Japan is setting up a special emergency response system under which 140,000 personnel will descend on capital Tokyo in case of an earthquake. Emergency personnel comprising firefighters, army and police officers will be dispatched to the Tokyo metropolitan area only if a quake with a magnitude of more than seven on the Richter's scale strikes the capital.
The plan was first drafted in 2008, but was constantly being improvised before it was made official on 29 March. The proposal was significantly re-modified after the 2011 earthquake, which triggered a massive tsunami.
The disaster response team will be responsible for rescue efforts for the first 72 hours immediately after the quake – a period which is often considered most crucial to find survivors. It also lists possible waterways to reach Tokyo in case roads are fully damaged. Of the 14 million Tokyo inhabitants, more than half of them would be stranded if a major quake occurs, the plan states.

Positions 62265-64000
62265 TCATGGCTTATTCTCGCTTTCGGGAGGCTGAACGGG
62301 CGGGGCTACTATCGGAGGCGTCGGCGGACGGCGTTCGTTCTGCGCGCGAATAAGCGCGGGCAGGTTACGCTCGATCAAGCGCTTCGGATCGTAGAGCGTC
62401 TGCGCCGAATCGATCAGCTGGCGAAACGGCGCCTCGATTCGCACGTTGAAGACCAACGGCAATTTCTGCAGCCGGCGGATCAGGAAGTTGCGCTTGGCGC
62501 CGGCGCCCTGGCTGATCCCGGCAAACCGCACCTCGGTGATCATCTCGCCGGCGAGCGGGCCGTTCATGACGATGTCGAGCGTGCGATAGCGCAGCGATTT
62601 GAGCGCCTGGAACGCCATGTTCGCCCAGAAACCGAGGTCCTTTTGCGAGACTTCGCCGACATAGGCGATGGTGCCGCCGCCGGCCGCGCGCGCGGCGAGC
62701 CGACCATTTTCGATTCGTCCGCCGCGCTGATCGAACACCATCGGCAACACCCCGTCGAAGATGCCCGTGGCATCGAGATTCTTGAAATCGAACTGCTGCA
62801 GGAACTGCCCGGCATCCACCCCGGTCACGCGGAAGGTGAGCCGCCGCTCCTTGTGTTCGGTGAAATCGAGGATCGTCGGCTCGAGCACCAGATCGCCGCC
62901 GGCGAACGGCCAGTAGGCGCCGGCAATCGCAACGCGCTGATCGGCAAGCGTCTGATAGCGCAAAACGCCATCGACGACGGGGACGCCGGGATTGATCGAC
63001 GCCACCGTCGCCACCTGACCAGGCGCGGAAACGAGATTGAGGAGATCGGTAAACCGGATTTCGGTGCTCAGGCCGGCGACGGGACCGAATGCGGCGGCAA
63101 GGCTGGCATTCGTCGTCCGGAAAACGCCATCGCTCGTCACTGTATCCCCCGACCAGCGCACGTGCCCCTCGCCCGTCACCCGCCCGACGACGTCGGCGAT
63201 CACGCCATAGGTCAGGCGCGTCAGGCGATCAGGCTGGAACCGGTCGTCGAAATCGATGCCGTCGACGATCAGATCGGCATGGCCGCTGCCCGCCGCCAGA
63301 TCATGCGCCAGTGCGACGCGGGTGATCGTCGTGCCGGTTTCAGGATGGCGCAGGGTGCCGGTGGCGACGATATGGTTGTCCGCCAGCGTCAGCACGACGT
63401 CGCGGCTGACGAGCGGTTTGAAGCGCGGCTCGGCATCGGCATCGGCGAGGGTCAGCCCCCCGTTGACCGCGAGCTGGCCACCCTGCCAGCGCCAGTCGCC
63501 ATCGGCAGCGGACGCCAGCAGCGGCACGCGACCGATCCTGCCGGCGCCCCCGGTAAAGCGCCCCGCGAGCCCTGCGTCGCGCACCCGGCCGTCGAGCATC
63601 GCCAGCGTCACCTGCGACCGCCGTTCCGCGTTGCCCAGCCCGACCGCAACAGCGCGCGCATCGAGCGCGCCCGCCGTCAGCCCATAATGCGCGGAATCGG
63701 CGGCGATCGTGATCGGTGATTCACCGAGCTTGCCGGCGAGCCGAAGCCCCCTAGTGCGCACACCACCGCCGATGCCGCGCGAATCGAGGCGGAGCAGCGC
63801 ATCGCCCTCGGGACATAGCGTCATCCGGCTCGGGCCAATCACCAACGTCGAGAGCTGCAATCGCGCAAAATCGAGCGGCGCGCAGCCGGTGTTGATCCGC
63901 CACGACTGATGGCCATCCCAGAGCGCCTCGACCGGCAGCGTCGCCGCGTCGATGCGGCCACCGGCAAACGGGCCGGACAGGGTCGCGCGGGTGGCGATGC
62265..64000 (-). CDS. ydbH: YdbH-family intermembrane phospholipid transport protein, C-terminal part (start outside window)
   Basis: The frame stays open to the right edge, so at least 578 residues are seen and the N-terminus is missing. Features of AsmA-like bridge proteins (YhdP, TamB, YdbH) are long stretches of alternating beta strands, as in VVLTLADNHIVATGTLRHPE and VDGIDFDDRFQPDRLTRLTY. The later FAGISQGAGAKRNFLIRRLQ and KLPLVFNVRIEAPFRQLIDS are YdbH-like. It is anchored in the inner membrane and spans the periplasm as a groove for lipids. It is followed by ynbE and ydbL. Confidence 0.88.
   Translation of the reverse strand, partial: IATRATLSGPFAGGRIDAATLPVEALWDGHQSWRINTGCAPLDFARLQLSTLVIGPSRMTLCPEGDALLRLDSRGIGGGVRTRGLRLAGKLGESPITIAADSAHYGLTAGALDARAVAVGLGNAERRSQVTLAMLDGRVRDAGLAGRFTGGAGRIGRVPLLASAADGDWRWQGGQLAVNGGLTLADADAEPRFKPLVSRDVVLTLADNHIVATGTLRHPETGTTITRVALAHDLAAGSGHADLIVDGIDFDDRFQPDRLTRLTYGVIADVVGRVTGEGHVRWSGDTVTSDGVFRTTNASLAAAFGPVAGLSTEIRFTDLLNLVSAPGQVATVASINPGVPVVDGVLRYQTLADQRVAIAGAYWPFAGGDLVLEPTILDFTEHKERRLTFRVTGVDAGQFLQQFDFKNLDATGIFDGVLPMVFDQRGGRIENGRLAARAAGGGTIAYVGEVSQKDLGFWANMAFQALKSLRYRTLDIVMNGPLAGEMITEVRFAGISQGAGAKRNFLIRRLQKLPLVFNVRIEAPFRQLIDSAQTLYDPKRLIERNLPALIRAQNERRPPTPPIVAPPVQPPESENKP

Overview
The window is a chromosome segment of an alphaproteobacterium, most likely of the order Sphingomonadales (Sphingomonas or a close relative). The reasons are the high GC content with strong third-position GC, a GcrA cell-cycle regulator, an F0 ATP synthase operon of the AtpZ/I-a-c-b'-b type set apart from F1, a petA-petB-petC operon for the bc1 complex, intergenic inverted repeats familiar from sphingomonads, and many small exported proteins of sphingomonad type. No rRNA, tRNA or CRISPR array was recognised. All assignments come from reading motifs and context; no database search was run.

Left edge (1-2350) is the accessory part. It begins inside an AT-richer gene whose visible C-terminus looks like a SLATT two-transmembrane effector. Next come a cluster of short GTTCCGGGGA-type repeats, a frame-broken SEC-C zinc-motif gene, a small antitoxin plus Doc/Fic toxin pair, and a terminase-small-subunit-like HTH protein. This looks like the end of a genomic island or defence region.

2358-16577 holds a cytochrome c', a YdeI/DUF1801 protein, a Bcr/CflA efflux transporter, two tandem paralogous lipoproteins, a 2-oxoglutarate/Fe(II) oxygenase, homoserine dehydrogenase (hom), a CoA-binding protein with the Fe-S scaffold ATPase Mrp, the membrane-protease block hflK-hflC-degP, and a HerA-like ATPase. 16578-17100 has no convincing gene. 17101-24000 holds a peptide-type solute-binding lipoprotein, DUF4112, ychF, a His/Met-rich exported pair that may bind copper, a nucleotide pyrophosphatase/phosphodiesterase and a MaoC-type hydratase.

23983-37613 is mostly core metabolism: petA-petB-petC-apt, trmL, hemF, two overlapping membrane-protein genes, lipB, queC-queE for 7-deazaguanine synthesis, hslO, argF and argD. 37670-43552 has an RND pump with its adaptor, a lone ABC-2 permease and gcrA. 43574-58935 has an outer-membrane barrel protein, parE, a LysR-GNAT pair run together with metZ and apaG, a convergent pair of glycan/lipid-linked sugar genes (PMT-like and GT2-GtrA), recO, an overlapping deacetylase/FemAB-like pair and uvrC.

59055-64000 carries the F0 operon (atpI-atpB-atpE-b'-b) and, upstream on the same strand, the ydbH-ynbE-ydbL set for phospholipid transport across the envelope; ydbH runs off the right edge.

Those providing emergency response include 110,000 members from Self-Defence Forces, 16,000 firefighters and 14,000 police personnel. According to the plan, regional medical teams will also be dispatched without formal approval from the local administration. The plan reckons that in the worst case, the death toll could reach 23,000 if a 7.3-magnitude tremor hits Tokyo directly.
As part of the government's disaster management plan, 390 helicopters, 60 planes and 330 ships will be mobilised to deal with the situation. Several locations will be designated and temporary structures will be erected to attend to medical needs of inhabitants. Under the plan, various public and private buildings will be converted into makeshift shelter homes to assist stranded people.
Emergency measures will also be extended to neighbouring prefectures of Saitama, Chiba and Kanagawa. Japan sits on the Pacific Ring of Fire and is one of the world's most seismically active nations as it is located near three major tectonic plate boundaries.